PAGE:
Publisher: Balzer & Bray, January 2016
Goodreads | Amazon | Barnes & Noble
All Imogene Scott knows of her mother is the bedtime story her father told her as a child. It’s the story of how her parents met: he, a forensic pathologist, she, a mysterious woman who came to identify a body. A woman who left Imogene and her father when Imogene was a baby, a woman who was always possessed by a powerful loneliness, a woman who many referred to as “troubled waters.”Now Imogene is seventeen, and her father, a famous author of medical mysteries, has struck out in the middle of the night and hasn’t come back. Neither Imogene’s stepmother nor the police know where he could’ve gone, but Imogene is convinced he’s looking for her mother. And she decides it’s up to her to put to use the skills she’s gleaned from a lifetime of reading her father’s books to track down a woman she’s only known in stories in order to find him and, perhaps, the answer to the question she’s carried with her for her entire life.Rebecca Podos’s debut is a powerful, affecting story of the pieces of ourselves that remain mysteries even to us, and the desperate search through empty spaces for something to hold on to.
Imogene Scott’s world revolves around her dad. Sure, she’s got friends, interests, and a crush like any other seventeen-year-old, but the connection she shares with her dad, well, it’s different. Since her mom left when Imogene was a child, her dad has been her rock. So when he goes missing one day, she’s determined to find him.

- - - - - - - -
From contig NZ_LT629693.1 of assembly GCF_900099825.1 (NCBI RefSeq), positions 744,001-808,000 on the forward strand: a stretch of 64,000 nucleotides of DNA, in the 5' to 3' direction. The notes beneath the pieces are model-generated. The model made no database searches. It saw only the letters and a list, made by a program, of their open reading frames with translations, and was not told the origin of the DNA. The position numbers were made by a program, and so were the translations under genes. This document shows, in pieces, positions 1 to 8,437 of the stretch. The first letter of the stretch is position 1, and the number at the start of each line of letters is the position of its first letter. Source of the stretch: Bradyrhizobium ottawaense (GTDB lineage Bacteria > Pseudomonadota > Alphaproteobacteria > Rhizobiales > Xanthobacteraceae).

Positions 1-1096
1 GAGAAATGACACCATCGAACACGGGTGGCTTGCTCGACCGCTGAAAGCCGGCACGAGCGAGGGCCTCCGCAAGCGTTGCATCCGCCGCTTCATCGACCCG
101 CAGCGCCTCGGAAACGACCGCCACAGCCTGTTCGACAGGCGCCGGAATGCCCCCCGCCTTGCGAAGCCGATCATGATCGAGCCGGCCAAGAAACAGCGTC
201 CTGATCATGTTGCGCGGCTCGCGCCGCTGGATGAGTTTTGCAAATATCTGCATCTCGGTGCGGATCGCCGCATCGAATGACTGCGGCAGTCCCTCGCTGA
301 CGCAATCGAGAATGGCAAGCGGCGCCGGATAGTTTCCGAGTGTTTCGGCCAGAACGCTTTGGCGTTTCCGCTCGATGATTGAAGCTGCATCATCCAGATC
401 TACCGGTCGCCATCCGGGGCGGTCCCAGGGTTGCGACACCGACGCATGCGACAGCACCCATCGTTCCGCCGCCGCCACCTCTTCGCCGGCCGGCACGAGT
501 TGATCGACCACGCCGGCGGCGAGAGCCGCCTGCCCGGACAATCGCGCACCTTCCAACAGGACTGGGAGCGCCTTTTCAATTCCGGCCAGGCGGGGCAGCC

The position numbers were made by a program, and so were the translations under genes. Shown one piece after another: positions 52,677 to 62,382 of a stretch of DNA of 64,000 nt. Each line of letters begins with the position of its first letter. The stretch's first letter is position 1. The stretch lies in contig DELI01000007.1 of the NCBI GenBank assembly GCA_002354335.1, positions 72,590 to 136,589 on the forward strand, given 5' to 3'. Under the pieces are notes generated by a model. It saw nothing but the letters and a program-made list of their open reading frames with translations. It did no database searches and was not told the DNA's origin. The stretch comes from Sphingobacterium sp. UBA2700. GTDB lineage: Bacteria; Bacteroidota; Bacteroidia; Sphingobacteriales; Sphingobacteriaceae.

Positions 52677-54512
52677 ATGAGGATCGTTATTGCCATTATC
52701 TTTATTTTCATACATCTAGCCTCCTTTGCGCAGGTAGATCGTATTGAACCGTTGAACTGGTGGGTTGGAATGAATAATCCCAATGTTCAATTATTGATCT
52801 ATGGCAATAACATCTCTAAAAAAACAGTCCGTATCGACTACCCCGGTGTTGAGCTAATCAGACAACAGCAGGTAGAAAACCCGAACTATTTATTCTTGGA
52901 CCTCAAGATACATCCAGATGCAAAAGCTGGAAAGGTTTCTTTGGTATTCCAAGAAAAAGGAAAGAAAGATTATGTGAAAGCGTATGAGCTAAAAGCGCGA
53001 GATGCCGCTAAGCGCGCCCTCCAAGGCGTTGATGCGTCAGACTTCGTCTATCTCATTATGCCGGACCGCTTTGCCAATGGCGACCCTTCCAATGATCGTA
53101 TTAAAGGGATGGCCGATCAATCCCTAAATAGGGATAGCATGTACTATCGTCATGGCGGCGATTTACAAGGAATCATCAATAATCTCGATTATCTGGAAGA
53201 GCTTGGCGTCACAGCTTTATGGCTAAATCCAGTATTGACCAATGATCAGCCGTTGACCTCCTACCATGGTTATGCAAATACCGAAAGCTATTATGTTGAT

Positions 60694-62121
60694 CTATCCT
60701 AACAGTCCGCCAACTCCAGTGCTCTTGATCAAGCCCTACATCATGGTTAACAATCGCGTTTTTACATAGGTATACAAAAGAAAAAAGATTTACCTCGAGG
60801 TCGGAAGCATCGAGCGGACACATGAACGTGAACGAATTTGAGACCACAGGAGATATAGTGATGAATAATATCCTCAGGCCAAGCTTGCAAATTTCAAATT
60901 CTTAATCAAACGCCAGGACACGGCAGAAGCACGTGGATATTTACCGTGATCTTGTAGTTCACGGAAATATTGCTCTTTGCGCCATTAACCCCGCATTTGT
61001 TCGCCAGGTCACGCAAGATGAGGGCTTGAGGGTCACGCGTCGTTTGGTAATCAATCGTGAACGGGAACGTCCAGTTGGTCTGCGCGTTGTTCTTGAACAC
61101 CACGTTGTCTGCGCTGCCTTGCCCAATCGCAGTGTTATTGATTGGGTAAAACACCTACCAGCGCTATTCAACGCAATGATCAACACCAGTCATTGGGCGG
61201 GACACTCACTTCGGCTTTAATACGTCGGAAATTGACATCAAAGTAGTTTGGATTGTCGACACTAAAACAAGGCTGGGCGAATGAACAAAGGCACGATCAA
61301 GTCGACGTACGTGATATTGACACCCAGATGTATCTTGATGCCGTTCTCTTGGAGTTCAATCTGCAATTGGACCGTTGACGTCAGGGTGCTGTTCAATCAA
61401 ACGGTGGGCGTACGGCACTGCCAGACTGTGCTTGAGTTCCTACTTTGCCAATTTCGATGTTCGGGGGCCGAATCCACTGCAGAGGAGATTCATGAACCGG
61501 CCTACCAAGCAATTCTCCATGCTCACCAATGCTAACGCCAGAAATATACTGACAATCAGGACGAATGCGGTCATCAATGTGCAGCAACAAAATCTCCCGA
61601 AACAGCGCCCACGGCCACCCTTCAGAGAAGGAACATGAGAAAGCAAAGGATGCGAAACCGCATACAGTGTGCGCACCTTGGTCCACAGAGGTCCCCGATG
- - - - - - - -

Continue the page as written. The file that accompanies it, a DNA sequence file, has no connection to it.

Podos’ debut, The Mystery of Hollow Places, follows Imogene on her hunt to find her father, a medical mystery writer, after he disappears one day. At first, I thought this would be a murder mystery, whodunit style. Instead Podos delves into a psychological mystery/treasure hunt that looks back into Imogene’s past.
I adored the psychological aspect of it; Imogene’s detective skills are pretty good, and her constant literary references to everything from Rebecca to Sherlock Holmes made me laugh. The mystery of why her mom left, where she is now, and why her father disappeared keeps this element moving along at a pretty good pace.
When it came to Imogene herself, I had mixed feelings. Her literary references and habit of carrying a favorite paperback around with her everywhere was charming, but the way she treated other people irritated me. She uses Jessa, the girl she doesn’t name as her best friend until a good third into the book, constantly, but makes snarky remarks behind her back about her looks. She does treat Jessa better as the story progresses, but it’s not until the end that she’s actually grateful for what’s a pretty fantastic friend.
This same disregard stretches to her stepmother, Lindy. Lindy was portrayed as stunning (like Jessa), always put together (like Jessa), and Imogene made subtle snarky remarks in her narrative (like she does with Jessa). Again, Imogene progresses, and the last scene with Lindy made me cry, but it wasn’t enough to redeem her behavior. The amount of insecurity I felt coming from Imogene wasn’t endearing. It frustrated me and made it hard to cheer for her.
However, Mystery brings up a few sensitive topics: grief, depression, and the struggle of raising a child as a single parent. Imogene’s dad fights through many of these issues along with Imogene, and gives a voice to depression. I loved Podos’ emphasis on a support system – it’s hard to make it through life without one.
There were parts of Mystery that I loved and parts that just didn’t sit well with me. It’s not the psychological thriller I was expecting, but the discussion of the tough subjects makes it well worth a read.